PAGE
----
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Living in the Shadow of Those Women

I have been thinking a lot about the women in 1 Timothy, specifically the ones referenced in 1 Timothy 2:11-14:

11 Let a woman learn in silence with full submission. 12 I permit no woman to teach or to have authority over a man; she is to keep silent. 13 For Adam was formed first, then Eve; 14 and Adam was not deceived, but the woman was deceived and became a transgressor.

What provoked these strong words from the author of 1 Timothy? What happened  that the transforms this epistle from general teaching to specifics?

To be certain as a woman who was raised Southern Baptist I was taught these words. These were the expectations of God for me because of my gender and indeed these were the gender norms I was born into because of Eve’s transgressions. For twenty-five years, I bore the weight of these expectations and the reprussions of these women and even of Eve for no reason other than the fact that I was female.

I didn’t, however, hear a sermon preached about 1 Timothy 2:8:

I desire, then…

No, these words from the author of 1 Timothy were not his own, but were from God because of the apostleship claimed in the previouse verses and because all scripture was God-breathed. There was no question asked about why this would be the desire of the author nor any discussion about why this instruction was given so clearly in this text, but in another epistles, like Galatians, the claim is:

28 There is no longer Jew or Greek, there is no longer slave or free, there is no longer male and female; for all of you are one in Christ Jesus. 29 And if you belong to Christ, then you are Abraham’s offspring, heirs according to the promise.

I’ve wrestled with this passage because as I voiced a call to ministry as a baptist woman, I knew I was going to encounter resistance. I knew my call to preach and pastor would result in difficult conversations. What I didn’t know was that in being who I was created to be (not who other people told me I was created to be), I would be a theological crisis.

By answering a call to ministry, I tested the understanding and interpretation of scripture. I have been condemned to hell and judgement too many times to count (and these are the nicer reactions) and it all comes back to these women. The women addressed in 1 Timothy and the women addressed in 1 Corinthians 14. Epistles weren’t generally written to try and dictate theology, but rather were written for a specific occassion or purpose. Once I learned this about the epistle genre, I couldn’t help but wonder what in the world was going on with this women?

Was there an intense mommy war going on about whether women can work outside of the home or whether they should stay home with their children? Was there an intense debate about whether it was better to breastfeed your own child or make use of a wet nurse? Did one woman call another woman a bad name or God forbid say she had put on a little weight? Was it an outside conflict that had entered into the holy and sacred worship space? Or was it something more specific, like what kind of wine should be served at communion or whether wine or grape juice should be used or maybe who was in charge of the altar flowers that week? It had better have been something so very important because the ramifications of the argument or disagreement in the stark reprimand that women should be silent in these two communities of faith have been felt for over two thousand years.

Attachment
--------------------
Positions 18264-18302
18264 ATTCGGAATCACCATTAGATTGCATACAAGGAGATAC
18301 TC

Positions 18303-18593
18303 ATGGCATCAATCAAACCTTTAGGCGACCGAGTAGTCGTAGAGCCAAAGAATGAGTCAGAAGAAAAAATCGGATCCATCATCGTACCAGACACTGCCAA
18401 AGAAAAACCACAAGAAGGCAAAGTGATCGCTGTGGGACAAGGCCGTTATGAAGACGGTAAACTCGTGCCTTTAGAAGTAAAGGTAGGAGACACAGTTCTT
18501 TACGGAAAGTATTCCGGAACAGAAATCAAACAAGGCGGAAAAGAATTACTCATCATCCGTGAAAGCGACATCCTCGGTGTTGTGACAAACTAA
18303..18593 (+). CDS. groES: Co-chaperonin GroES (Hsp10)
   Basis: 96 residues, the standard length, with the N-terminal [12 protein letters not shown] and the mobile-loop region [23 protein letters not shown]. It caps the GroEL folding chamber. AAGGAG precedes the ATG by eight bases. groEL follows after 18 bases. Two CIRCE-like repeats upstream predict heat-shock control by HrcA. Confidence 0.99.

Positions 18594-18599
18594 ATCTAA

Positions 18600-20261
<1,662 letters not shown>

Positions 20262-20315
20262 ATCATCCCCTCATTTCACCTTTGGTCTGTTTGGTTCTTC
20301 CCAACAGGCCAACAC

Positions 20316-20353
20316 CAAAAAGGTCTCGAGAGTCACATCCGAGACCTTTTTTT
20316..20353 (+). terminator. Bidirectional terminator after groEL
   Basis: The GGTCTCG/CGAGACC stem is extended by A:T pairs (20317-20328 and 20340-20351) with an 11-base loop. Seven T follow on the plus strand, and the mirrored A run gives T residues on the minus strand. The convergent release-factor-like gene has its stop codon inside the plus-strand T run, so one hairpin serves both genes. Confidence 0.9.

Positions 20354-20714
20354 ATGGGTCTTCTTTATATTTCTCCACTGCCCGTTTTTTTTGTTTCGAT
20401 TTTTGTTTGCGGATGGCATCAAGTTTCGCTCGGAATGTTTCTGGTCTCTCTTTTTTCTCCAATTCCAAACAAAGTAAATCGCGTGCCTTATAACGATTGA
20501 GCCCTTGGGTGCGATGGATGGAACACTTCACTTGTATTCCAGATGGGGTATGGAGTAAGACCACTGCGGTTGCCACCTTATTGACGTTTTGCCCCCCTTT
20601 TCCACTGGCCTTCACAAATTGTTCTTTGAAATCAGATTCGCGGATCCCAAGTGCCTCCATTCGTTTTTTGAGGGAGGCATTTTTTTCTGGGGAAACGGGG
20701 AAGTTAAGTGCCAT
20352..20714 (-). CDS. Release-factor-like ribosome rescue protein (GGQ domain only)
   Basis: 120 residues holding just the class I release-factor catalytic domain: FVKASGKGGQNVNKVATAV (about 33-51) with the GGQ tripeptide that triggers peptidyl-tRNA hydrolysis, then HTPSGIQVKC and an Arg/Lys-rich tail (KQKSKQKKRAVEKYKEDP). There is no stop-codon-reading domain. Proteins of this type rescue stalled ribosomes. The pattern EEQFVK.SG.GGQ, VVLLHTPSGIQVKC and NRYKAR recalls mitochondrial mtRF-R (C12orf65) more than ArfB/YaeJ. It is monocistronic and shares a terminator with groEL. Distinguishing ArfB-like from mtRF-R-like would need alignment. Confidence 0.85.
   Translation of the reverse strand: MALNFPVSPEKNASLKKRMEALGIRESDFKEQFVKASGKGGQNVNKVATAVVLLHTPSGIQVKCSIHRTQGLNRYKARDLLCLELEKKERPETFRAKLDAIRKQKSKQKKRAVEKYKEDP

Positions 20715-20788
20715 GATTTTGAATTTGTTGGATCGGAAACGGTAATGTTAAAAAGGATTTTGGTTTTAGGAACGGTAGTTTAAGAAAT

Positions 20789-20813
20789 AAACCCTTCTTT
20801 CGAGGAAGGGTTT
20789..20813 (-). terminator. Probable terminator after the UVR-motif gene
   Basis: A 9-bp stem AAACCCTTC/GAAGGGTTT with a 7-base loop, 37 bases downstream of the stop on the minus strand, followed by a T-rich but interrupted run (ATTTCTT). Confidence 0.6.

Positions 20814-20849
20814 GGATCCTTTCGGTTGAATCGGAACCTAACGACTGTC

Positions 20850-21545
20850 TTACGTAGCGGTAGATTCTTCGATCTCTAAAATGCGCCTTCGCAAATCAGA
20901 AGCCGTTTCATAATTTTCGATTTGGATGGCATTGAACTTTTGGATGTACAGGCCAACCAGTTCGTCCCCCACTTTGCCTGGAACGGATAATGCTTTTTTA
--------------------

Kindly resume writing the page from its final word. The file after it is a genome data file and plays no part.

It’s hard to believe these women could have that much influence.

Then again, if I think about my own journey, it has been women, not men, who have delivered the harshest, most soul-cruching blows in my search to answer my call to preach and pastor. It has been women who have told me how to dress (and not dress) in order to look more like a man in the pulpit. It has been women who have accused me of “just trying to make a name for myself.” It has been women who have told me that I was wasting my time seeking a theological education when I should be out serving the Lord. Not to mention the women who have told me that my heels were too high, my dress was too short, my pants were too tight, or that I needed a little more blush because I looked too pale.

Certainly, I have had wounds from men as well, especially religious male leaders, but these wounds haven’t been the hardest for me. The wounds from the women, the ones who I hoped would support and affirm me not just because we were women, but because they too have experienced the uphill battle for equality in our sociopolitical context. Thanks be to God I have found love and support and encouragement in some women, but the soul wounds  still aren’t healed.

Maybe the women to whom the author of 1 Timothy was writing and the women in Corinth didn’t know the precedent they were setting. Maybe they didn’t have any way of understanding the vast impact they could have on women 2000 years later, but we do.

We know the way that theological intpretation can turn into dogma and doctrine. We know the devastation that comes when we finally understand what is happening and voice our concern together only to have our united voice and concern rejected. We know the powerful way that women can unite against another woman even when it means supporting and affirming an abuser and a misogynist. We know because we are living in the sociopolitical and theological aftermath.

We know our power. We know that we have the power to unite or to divide. We know we have the power to harm or to destruct. We know we have the power and yet again and again we use it against each other rather than to create something new and beautiful.